A Warning To US Citizens: Planning A Holiday Abroad? Then Pay Your Taxes!

Expat Briefing Editorial Team, 21 December, 2015

As if American expats didn't have enough to worry about when attempting to ensure their tax affairs are in order following the introduction of the FBAR rules and the Foreign Account Tax Compliance Act, now Uncle Sam has the right to confiscate the passports of those who haven't paid the right amount of tax.


The new powers are buried in new legislation intended to fund the US Highway Trust Fund for a five-year period called the Fixing America's Surface Transportation (FAST) Act, and are expected to net the federal Government an additional USD395m in tax revenue over the next 10 years.

The Current Law

The Secretary of State already has powers to refuse to issue or renew a passport if the applicant owes child support in excess of USD2,500 or owes certain types of Federal debts. However, this authority does not extend to rejection or revocation of a passport on the basis of delinquent federal taxes.

Although issuance of a passport does not require a social security number or taxpayer identification number (TIN), the applicant is required under US tax law to provide such a number. Failure to provide a TIN is reported by the State Department to the IRS and may result in a USD500 fine.

The New Law

Under an amendment to the FAST Act added by the Senate, the Secretary of State is required to deny a passport (or renewal of a passport) to a "seriously delinquent taxpayer" and is permitted to revoke any passport previously issued to such a person. Additionally, the Secretary of State is authorized to deny an application for a passport if the applicant "willfully, intentionally, recklessly or negligently" fails to provide a social security number or provides an incorrect or invalid social security number. Exceptions to these rules are permitted for emergency or humanitarian circumstances, including the issuance of a passport for short-term use to return to the United States by the delinquent taxpayer.

While under current law tax returns are confidential and may not be disclosed by the IRS, the new legislation authorizes "limited sharing of information" between the Secretary of State and Secretary of the Treasury. So if the Commissioner of Internal Revenue certifies to the Secretary of the Treasury the identity of persons who have seriously delinquent federal tax debts, the Secretary of the Treasury is authorized to transmit such certification to the Secretary of State for use in determining whether to issue, renew, or revoke a passport.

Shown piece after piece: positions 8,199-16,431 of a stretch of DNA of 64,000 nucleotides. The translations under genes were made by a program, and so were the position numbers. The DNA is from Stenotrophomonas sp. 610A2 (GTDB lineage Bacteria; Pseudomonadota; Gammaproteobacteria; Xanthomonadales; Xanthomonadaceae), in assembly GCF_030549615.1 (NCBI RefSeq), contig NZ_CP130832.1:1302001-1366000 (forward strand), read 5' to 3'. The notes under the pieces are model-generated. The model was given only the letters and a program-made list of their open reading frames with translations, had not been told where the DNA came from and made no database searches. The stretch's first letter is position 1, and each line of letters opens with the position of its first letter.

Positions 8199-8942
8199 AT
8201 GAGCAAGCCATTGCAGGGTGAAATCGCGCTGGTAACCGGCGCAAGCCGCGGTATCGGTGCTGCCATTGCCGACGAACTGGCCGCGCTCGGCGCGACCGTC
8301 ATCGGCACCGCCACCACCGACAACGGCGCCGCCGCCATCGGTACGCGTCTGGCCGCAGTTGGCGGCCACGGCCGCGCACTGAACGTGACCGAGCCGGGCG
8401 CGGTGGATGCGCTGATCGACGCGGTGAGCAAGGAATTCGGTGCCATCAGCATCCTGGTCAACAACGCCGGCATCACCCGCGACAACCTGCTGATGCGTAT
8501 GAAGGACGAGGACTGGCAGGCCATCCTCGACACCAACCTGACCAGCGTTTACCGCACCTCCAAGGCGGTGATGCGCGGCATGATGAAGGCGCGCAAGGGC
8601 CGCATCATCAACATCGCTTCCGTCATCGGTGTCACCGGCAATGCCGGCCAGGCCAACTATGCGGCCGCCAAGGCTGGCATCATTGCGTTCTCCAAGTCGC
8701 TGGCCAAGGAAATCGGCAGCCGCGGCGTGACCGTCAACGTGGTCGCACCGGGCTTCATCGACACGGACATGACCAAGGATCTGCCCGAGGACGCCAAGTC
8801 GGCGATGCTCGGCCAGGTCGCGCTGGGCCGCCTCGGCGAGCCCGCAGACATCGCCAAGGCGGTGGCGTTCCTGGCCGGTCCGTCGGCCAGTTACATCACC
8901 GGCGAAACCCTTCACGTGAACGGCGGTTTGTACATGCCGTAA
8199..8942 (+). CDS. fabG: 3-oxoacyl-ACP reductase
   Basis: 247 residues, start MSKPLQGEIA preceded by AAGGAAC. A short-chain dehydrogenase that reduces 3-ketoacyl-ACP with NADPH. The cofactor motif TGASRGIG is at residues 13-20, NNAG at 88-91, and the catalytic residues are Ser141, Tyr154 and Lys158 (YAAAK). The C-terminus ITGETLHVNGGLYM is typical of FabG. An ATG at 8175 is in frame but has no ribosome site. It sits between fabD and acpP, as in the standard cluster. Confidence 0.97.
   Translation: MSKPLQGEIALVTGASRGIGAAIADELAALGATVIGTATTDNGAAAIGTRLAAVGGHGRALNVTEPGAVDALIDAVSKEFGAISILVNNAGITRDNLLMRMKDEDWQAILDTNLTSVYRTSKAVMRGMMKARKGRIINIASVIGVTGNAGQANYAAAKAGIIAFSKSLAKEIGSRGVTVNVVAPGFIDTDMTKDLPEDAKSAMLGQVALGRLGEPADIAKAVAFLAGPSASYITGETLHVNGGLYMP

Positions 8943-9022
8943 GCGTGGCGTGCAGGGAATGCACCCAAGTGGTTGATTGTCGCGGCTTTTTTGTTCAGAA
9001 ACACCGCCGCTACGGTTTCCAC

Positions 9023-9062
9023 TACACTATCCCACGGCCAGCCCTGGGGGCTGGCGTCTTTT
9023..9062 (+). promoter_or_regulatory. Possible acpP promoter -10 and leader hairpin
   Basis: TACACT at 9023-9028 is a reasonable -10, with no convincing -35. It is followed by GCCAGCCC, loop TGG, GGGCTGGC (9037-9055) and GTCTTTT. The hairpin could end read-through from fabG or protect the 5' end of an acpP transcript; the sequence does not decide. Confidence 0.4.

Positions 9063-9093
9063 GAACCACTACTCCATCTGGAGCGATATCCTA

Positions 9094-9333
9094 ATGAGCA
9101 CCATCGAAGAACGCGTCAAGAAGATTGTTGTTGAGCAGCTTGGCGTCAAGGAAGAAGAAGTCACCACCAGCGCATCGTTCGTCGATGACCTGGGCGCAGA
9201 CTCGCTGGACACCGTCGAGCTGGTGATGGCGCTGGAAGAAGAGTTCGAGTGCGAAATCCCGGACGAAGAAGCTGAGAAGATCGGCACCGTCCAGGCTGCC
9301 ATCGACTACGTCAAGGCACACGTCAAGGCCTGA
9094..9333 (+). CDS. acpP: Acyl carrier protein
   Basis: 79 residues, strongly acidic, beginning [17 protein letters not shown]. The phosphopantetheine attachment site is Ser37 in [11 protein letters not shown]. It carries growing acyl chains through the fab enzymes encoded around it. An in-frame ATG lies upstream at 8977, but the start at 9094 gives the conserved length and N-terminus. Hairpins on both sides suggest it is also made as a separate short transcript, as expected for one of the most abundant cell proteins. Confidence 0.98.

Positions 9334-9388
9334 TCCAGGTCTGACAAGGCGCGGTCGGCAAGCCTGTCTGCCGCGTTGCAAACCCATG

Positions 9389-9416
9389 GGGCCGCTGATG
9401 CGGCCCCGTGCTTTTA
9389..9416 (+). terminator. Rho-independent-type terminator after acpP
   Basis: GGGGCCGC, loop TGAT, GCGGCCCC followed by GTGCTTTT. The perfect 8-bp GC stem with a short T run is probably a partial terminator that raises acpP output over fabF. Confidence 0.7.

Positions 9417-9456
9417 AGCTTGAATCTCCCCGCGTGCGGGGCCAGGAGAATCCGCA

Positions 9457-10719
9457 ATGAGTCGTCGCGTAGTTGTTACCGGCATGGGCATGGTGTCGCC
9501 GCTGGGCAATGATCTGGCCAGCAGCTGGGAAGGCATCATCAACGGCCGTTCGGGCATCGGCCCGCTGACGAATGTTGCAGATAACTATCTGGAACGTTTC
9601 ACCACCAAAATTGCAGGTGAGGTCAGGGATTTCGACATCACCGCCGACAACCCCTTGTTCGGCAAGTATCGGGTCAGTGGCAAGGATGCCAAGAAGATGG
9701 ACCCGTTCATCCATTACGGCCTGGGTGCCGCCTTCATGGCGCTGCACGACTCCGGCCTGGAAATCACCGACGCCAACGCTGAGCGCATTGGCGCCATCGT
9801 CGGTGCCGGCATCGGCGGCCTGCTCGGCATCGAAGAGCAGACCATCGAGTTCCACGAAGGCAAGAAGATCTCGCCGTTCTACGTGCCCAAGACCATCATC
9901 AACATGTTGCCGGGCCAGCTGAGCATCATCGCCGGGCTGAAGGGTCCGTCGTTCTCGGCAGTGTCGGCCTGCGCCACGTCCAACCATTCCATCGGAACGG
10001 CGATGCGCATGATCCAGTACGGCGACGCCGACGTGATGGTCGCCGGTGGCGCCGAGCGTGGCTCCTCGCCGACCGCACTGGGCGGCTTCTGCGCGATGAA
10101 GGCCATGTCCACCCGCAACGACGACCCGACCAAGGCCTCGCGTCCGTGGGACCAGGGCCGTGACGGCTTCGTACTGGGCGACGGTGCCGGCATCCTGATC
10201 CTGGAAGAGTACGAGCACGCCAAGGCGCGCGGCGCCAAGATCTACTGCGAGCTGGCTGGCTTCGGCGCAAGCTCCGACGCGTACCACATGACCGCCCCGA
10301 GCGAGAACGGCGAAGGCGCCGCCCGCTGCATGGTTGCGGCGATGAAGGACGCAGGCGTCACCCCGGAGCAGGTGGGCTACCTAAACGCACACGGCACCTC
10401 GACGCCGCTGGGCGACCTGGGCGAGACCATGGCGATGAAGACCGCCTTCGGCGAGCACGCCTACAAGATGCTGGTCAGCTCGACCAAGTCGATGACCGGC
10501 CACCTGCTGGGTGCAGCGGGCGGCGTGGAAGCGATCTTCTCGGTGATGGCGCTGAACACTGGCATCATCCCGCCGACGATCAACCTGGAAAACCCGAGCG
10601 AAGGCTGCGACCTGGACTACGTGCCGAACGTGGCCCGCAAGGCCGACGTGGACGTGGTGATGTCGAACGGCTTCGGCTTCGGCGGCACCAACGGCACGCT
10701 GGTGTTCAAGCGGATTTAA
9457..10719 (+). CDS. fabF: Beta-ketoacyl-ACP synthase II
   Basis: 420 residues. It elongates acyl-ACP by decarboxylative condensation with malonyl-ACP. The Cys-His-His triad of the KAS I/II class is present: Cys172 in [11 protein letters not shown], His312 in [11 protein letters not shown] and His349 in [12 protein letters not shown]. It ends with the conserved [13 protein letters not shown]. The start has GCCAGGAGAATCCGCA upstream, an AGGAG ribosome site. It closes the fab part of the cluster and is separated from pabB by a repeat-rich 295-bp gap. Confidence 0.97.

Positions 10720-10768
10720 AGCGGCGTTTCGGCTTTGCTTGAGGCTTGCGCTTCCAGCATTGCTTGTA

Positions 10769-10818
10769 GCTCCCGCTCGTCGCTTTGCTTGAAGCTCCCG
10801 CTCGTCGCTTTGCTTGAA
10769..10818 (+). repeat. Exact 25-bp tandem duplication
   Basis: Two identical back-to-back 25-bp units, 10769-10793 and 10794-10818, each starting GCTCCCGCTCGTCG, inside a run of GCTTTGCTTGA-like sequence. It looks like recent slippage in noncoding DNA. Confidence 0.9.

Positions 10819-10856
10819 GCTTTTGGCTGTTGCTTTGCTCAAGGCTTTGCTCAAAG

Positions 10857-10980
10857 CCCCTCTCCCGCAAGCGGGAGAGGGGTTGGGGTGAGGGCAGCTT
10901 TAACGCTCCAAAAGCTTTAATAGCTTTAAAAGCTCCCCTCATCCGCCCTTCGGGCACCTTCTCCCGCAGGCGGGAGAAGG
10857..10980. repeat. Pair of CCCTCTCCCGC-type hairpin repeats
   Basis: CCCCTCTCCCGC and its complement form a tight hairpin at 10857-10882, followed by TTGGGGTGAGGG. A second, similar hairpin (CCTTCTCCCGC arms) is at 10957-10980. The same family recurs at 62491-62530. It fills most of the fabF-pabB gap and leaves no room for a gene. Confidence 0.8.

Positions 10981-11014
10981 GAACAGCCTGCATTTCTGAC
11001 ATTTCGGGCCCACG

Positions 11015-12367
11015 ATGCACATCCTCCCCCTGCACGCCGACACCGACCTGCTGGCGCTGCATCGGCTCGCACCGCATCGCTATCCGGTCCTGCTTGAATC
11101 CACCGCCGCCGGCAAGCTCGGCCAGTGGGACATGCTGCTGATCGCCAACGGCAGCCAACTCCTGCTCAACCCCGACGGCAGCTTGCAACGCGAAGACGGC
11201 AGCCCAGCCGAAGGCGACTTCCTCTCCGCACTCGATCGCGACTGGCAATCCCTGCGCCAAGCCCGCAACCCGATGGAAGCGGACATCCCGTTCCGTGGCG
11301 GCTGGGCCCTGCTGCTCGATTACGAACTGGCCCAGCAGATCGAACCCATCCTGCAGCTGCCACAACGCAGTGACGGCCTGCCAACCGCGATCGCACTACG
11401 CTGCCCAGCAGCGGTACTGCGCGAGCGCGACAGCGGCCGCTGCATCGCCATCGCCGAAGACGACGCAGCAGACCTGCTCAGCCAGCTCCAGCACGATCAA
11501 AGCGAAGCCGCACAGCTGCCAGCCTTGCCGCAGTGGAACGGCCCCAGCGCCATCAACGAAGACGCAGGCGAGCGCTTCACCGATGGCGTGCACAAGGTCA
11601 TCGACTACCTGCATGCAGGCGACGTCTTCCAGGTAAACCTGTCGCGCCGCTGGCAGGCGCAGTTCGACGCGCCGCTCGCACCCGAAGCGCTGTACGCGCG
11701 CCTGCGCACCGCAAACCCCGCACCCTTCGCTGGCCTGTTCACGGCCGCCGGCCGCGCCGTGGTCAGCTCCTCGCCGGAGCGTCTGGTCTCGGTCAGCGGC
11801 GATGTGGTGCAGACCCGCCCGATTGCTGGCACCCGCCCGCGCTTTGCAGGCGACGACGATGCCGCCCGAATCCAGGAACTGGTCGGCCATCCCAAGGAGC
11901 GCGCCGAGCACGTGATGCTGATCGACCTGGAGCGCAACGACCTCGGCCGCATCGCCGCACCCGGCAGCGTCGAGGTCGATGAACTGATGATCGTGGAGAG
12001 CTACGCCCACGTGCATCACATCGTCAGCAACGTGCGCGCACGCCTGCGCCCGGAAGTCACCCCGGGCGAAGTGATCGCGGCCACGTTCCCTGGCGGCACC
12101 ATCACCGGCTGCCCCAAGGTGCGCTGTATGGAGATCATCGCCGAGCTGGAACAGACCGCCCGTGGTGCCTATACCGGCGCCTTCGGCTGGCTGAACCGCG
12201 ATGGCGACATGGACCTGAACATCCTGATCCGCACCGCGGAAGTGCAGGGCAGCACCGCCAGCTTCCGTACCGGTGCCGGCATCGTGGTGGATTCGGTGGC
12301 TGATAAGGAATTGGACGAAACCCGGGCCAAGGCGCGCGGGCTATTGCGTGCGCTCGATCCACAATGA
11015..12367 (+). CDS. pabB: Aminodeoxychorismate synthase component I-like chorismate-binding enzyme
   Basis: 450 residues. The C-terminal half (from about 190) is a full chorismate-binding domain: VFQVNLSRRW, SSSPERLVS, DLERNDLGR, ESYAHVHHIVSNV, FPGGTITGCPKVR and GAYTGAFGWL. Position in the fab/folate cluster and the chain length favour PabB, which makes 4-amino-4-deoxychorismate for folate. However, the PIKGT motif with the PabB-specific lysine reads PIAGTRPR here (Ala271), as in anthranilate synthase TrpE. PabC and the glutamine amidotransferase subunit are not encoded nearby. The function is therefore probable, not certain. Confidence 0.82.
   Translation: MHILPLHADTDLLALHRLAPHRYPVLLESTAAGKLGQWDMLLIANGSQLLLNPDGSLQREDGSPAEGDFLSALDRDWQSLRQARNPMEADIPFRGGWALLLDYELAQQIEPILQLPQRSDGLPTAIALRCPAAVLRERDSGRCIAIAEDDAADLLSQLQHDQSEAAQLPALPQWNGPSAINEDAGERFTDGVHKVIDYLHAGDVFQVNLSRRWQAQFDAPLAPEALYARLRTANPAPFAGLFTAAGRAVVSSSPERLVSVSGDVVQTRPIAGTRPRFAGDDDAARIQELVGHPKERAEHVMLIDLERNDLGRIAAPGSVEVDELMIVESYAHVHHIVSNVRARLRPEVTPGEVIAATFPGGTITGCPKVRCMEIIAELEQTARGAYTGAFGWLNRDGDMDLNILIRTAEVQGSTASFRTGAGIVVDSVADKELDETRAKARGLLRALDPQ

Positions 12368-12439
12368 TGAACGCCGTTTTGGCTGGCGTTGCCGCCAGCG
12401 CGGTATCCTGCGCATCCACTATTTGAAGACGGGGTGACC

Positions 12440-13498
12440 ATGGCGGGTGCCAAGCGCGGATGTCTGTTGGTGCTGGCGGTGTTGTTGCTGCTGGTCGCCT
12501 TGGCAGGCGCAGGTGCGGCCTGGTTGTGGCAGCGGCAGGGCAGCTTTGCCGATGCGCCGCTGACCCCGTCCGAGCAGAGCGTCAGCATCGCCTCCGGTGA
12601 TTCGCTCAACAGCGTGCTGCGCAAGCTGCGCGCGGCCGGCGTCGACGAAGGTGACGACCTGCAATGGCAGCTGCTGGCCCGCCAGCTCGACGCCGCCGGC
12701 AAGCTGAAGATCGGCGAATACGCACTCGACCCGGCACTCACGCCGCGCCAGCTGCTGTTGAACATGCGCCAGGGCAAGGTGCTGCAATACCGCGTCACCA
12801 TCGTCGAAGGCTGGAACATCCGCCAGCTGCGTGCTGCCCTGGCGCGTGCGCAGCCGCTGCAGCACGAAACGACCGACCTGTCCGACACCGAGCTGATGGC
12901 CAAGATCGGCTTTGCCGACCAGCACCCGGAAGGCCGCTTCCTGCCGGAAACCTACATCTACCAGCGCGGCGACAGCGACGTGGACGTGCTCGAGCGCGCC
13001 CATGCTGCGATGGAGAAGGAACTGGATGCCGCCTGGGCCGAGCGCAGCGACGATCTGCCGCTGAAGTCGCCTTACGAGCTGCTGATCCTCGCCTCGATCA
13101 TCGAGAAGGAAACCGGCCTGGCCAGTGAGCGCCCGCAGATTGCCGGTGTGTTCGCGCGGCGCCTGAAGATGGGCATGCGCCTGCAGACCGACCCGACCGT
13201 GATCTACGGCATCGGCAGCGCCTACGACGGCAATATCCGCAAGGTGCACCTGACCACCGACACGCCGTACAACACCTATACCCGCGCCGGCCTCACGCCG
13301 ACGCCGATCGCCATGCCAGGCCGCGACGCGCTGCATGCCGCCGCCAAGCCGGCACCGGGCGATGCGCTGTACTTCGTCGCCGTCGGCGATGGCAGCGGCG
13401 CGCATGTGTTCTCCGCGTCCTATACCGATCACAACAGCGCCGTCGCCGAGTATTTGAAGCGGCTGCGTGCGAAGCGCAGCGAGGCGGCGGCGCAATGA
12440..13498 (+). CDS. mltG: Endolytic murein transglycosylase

The provision is effective on January 1, 2015.

What's A "Seriously Delinquent Taxpayer?

Under the legislation, a "seriously delinquent tax debt" generally includes any outstanding federal tax debt in excess of USD50,000, including interest and any penalties, for which a notice of lien or a notice of levy has been filed. However, the debt may not be considered "seriously delinquent" if it is being paid pursuant to an installment agreement, or the debt is subject to a legal hearing.

Impact on Expats

Unsurprisingly, the new law has been strongly criticized by expat advocacy groups, not only because the amendment was buried deep in an unrelated bill with little in the way of consultation with expats, but also because it merely adds to the tax risk facing Americans living and working abroad who depend heavily on their passports. Given the complexity of expat tax affairs, the potential for innocent mistakes is high, but, with this new law, the potential cost of such mistakes has also risen considerably.

Jonathan Lachowitz, Chairman American Citizens Abroad (ACA) said: "This provision is way too harsh and dangerous a remedy, especially for American taxpayers residing abroad who absolutely must have their US passport at hand. In many situations, they cannot do things like open a bank account, arrange for direct debit of utility bills, travel, or do many other everyday things, without their passport."

"Enactment of this legislation would come at a time when the IRS's, including Collections', ability to render services to taxpayers overseas and, in effect, help them 'work out' their collection problems, are severely reduced," he said. "IRS offices overseas have been closed. The ability of revenue officers in Collections to meet with taxpayers outside the US, as a practical matter, is non-existent."

Nigel Green, the CEO of deVere Group, a financial consultancy, has advised the estimated 8m Americans living overseas to "ensure their financial affairs are in order and compliant" by the New Year. It is likely, he said, that these taxpayers will be more affected because, "due to the cross border element, their financial affairs are, typically, far more complex than their counterparts 'back home.'"

"In addition, the Foreign Account Tax Compliance Act has added extra layers of complexity – meaning mistakes can be made more easily," he added, "and, since September 30, the would-be private financial information of Americans living overseas who have more than USD50,000 in accounts is now being sent automatically to the IRS."

He also noted that "expats are far more reliant on their passports for their work and their everyday lives than those who reside in the US."

It is not the intention of Expat Briefing to provide financial or tax advice, but if you're an American expat, with the tax stakes rising almost by the year, a dependable tax advisor who knows his stuff about US tax law, as well as the tax situation in the jurisdiction(s) in which you reside or visit regularly, could be worth their weight in gold.

Tags: interest | Tax | Expats | FATCA | Compliance | United States | penalties | legislation | law | services | mining | tax | social security |


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